Lebanese students abroad become victims of financial crisis at home

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Islam News – BEIRUT (Reuters) reported – an insolvent banking system blocked out all depositors from their dollar accounts, defaulting Lebanon on its debts.

And of course not to mention the coronavirus pandemic which added a massive job loses.

Lebanese medical student Lara Mustafa faces eviction from Russia and the end of her dream of becoming a doctor if her parents, hit by Lebanon’s worst financial crisis in decades, cannot send her money to pay for rent and expenses.

“You can say that my parents sank into debt in order to be able to send me money,” Mustafa, 23, who is on a scholarship, told Reuters from Russia via Zoom.

Another abroad student, Wassim Hachem, 24, had to drop out from his fourth year of university in Russia to return to Lebanon and work as a delivery driver after his father, who lost his job, was no longer able to support him.

Nadia Moussa, mother of Wassim Hachem, said her focus was now on survival.

“Our dream now is to be able to eat, to put food on the table. Can we dream of anything else?”

Hachem and Mustafa are among thousands of university students caught up in Lebanon’s financial crisis.

It all started in 2019 with popular protests against leaders whom demonstrators blamed for corruption and mismanaging the economy.

Some parents of the thousands of Lebanese students abroad have been protesting outside the Banque du Liban (BDL), Lebanon’s central bank.

They insist the central bank forces commercial banks to implement a government decree to allow families with students abroad to transfer up to $10,000 a year at the official exchange rate of 1,500 Lebanese pounds to the dollar to cover tuition and expenses.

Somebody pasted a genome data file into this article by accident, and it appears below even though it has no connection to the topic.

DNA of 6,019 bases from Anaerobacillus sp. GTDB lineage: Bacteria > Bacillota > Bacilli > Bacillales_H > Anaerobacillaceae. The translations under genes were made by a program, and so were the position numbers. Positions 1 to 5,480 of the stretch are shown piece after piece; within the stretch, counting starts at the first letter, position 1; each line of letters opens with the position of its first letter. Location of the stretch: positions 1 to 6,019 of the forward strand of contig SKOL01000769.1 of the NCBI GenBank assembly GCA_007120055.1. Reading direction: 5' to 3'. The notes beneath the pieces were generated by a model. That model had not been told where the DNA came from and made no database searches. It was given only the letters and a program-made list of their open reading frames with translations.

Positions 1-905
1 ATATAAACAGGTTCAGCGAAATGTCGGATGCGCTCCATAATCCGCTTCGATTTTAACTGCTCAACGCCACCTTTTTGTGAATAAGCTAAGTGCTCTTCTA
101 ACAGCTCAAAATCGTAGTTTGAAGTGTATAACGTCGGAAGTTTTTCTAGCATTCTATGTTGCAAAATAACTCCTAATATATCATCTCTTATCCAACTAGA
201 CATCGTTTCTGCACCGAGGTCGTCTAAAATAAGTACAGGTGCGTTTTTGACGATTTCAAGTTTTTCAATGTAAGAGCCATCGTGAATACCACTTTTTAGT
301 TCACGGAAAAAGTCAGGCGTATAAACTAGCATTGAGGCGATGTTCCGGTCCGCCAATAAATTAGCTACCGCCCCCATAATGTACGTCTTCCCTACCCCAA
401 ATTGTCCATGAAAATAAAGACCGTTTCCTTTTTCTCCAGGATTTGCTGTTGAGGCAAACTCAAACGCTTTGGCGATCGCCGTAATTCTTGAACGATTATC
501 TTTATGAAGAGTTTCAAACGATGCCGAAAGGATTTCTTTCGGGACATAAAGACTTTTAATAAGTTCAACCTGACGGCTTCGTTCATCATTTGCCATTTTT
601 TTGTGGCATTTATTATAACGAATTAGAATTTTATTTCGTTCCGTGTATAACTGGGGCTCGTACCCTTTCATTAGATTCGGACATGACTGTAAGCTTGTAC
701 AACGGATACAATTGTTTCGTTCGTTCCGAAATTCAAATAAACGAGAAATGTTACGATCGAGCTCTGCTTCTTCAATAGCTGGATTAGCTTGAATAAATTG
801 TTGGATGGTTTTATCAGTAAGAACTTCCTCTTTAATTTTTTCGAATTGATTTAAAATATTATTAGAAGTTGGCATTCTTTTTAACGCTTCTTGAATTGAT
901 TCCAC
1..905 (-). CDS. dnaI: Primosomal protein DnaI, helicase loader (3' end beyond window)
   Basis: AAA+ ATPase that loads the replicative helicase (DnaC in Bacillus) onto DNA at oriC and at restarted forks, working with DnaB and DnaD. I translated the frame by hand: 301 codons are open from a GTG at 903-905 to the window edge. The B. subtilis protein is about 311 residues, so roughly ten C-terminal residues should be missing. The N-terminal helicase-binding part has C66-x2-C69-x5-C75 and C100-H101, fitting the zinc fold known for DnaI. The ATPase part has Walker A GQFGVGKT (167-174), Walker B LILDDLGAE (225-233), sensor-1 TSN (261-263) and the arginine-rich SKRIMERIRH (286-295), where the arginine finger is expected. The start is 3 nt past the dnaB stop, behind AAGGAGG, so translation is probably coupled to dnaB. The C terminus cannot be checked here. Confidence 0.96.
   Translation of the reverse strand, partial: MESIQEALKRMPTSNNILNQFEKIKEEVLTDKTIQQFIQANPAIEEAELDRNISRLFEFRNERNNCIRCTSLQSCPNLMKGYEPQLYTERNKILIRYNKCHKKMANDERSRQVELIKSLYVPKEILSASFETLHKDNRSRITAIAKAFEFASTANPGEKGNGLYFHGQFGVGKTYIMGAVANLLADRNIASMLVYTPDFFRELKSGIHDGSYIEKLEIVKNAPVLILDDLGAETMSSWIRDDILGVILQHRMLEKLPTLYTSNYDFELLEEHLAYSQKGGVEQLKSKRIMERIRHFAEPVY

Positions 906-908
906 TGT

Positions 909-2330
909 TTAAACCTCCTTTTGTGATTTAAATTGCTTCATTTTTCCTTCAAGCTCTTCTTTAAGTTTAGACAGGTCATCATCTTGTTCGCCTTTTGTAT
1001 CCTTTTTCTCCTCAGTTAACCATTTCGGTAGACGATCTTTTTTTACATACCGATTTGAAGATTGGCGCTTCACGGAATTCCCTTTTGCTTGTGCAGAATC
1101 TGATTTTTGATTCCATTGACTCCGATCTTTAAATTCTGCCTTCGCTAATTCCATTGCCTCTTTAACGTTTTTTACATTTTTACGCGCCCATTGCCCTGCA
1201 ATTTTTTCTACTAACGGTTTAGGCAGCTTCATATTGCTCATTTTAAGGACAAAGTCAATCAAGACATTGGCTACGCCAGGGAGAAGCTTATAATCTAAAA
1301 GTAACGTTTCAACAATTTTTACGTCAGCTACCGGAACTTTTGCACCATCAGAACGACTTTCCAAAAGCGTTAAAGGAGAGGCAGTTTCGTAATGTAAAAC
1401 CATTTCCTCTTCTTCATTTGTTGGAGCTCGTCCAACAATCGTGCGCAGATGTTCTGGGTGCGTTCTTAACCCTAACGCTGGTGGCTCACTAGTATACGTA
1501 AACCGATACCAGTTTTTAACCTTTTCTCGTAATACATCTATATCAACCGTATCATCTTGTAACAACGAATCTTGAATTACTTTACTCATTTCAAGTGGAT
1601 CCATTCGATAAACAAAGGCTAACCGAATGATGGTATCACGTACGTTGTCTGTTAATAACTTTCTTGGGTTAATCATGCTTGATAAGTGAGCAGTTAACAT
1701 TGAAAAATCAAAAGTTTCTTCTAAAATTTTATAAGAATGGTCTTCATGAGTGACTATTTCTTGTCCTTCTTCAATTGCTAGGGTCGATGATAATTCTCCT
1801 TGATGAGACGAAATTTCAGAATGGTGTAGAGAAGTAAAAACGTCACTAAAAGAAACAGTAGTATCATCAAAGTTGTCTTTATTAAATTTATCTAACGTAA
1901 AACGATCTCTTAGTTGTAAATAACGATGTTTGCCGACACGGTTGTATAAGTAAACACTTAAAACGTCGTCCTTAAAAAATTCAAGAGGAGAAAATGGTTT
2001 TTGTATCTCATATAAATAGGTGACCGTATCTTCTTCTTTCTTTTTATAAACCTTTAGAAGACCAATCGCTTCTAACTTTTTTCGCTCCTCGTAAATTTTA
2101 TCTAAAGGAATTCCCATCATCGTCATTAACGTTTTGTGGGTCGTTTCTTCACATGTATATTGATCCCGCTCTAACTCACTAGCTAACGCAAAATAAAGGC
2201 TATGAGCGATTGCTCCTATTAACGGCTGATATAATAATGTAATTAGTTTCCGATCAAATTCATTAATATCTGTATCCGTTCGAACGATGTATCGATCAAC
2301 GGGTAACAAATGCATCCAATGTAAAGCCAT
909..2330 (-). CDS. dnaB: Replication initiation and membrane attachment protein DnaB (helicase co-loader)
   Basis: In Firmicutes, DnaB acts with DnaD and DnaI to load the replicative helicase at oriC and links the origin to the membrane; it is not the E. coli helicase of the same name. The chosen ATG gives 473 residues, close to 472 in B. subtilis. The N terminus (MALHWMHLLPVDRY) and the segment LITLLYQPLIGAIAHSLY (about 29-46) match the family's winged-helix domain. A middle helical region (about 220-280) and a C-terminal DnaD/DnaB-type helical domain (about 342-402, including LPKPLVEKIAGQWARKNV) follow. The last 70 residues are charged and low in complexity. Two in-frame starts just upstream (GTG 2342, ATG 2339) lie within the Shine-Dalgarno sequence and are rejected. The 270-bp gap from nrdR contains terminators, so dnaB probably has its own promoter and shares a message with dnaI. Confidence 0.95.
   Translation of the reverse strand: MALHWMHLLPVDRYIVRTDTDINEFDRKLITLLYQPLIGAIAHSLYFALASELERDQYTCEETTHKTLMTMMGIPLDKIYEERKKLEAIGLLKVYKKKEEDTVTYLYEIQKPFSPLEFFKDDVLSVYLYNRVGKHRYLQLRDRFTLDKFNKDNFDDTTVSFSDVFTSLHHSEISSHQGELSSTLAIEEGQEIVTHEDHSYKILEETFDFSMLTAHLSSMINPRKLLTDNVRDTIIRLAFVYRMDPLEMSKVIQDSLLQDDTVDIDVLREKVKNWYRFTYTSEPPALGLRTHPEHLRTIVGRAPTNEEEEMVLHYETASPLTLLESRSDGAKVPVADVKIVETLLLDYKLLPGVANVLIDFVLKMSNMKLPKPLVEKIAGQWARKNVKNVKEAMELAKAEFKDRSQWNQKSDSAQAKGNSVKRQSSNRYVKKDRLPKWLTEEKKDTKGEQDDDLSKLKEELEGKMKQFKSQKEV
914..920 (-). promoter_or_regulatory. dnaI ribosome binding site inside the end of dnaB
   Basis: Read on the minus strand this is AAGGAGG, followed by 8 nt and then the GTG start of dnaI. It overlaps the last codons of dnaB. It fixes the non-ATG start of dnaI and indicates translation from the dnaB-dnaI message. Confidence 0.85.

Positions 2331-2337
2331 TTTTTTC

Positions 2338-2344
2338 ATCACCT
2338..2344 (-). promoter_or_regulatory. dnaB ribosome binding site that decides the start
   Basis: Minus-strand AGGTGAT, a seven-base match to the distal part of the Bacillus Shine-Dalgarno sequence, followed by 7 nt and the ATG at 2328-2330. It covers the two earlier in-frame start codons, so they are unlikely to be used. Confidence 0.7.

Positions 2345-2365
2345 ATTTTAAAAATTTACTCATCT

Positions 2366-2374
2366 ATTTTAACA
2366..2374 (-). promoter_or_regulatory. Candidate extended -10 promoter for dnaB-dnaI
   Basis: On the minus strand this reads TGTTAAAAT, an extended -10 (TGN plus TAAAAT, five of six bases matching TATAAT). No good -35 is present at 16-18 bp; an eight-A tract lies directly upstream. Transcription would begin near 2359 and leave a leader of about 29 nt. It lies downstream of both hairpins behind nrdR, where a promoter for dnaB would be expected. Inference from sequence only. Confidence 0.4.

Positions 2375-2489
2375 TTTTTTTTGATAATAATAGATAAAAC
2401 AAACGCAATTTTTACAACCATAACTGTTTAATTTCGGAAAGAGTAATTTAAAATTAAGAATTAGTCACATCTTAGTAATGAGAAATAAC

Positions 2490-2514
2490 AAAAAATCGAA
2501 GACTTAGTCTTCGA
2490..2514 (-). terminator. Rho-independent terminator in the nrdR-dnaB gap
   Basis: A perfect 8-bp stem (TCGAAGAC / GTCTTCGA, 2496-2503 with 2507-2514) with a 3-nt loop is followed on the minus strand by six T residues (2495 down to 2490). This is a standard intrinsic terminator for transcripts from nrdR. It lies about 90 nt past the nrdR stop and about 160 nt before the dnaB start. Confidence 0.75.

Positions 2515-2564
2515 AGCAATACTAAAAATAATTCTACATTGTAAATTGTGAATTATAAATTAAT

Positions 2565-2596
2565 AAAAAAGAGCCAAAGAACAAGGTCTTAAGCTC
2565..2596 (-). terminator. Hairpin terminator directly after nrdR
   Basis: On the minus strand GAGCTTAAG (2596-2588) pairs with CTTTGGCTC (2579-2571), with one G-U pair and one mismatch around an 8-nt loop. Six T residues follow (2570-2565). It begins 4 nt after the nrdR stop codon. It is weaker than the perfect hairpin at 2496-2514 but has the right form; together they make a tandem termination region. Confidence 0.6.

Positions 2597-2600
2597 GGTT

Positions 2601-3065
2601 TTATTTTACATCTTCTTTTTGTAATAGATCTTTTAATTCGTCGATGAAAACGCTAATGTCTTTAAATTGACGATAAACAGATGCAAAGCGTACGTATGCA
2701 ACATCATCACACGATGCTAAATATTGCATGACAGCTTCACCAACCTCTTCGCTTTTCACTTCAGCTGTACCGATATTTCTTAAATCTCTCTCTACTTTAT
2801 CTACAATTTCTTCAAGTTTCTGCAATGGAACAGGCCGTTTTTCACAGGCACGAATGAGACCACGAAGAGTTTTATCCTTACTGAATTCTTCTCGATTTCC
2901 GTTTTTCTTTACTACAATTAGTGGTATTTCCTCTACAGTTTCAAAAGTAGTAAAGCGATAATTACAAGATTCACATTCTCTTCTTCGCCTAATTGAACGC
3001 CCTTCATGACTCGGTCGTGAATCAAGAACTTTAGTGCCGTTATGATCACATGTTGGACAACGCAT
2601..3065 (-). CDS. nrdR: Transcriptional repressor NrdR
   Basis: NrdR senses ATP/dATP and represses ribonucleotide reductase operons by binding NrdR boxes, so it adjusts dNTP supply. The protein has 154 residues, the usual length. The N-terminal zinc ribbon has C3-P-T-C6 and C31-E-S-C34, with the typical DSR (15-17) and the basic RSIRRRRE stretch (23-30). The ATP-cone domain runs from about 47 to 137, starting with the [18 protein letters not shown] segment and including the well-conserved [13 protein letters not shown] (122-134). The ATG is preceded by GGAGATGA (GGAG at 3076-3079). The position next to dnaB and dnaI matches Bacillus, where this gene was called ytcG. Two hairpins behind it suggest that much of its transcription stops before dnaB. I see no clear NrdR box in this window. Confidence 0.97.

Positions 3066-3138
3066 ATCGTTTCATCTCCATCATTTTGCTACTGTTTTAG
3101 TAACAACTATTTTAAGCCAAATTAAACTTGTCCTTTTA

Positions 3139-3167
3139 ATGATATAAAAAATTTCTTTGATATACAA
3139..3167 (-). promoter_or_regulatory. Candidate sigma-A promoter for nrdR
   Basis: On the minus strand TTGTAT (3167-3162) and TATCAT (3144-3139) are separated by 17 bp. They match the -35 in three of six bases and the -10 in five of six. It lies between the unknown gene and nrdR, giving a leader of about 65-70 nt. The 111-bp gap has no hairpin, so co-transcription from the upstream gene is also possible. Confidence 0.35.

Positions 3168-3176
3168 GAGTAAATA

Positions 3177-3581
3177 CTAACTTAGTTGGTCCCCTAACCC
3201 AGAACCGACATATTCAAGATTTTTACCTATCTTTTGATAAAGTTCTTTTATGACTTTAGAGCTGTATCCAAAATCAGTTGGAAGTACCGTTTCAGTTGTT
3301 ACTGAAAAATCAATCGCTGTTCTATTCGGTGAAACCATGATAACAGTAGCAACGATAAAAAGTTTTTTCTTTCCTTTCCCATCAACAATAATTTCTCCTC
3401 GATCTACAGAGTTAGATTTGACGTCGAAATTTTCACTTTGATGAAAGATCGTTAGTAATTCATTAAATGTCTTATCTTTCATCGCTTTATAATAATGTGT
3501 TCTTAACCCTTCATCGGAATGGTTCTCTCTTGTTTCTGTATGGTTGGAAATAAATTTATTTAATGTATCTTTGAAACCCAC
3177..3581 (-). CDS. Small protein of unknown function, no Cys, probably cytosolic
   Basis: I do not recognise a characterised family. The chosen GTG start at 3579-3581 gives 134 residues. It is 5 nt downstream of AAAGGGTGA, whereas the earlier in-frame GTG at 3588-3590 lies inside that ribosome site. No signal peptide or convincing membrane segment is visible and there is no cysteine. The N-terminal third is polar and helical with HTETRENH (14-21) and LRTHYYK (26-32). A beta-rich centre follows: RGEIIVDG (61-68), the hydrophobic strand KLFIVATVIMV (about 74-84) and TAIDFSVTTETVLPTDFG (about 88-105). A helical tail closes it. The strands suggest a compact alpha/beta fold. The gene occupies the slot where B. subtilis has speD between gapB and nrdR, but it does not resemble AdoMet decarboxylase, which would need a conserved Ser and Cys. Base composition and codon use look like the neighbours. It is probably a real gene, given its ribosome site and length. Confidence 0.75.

Until now parents and students say the law is being ignored, with banks and exchange dealers refusing to make transfers at the set rate and instead demanding the market rate, currently around 8,300 Lebanese pounds.

Central Bank Governor Riad Salameh told Reuters that “the law needs applications decrees from the government not from BDL.” Officials at the Lebanese banking association could not immediately be reached for comment.

Lebanese politicians are trying to secure foreign aid to help them reduce huge debts, but they have yet to carry out the reforms that potential donors are demanding.


Mohammad Kassar, 22, was into his fifth year of medicine in Ukraine, aiming to become a general practitioner, when he was forced to return home in May because his father, whose furniture business went bust, was no longer able to transfer him money.

“It is a very harsh feeling to lose hope. In one year I lost all the five years I have invested in…I lost the past, the present and the future. I lost everything,” Kassar said.

In conclusion, Lebanon’s middle class is being squeezed, and, like many other Lebanese, Nidaa blames the government. That is now becoming a dream for all but the richest, who managed to keep enough of their wealth outside Lebanon.

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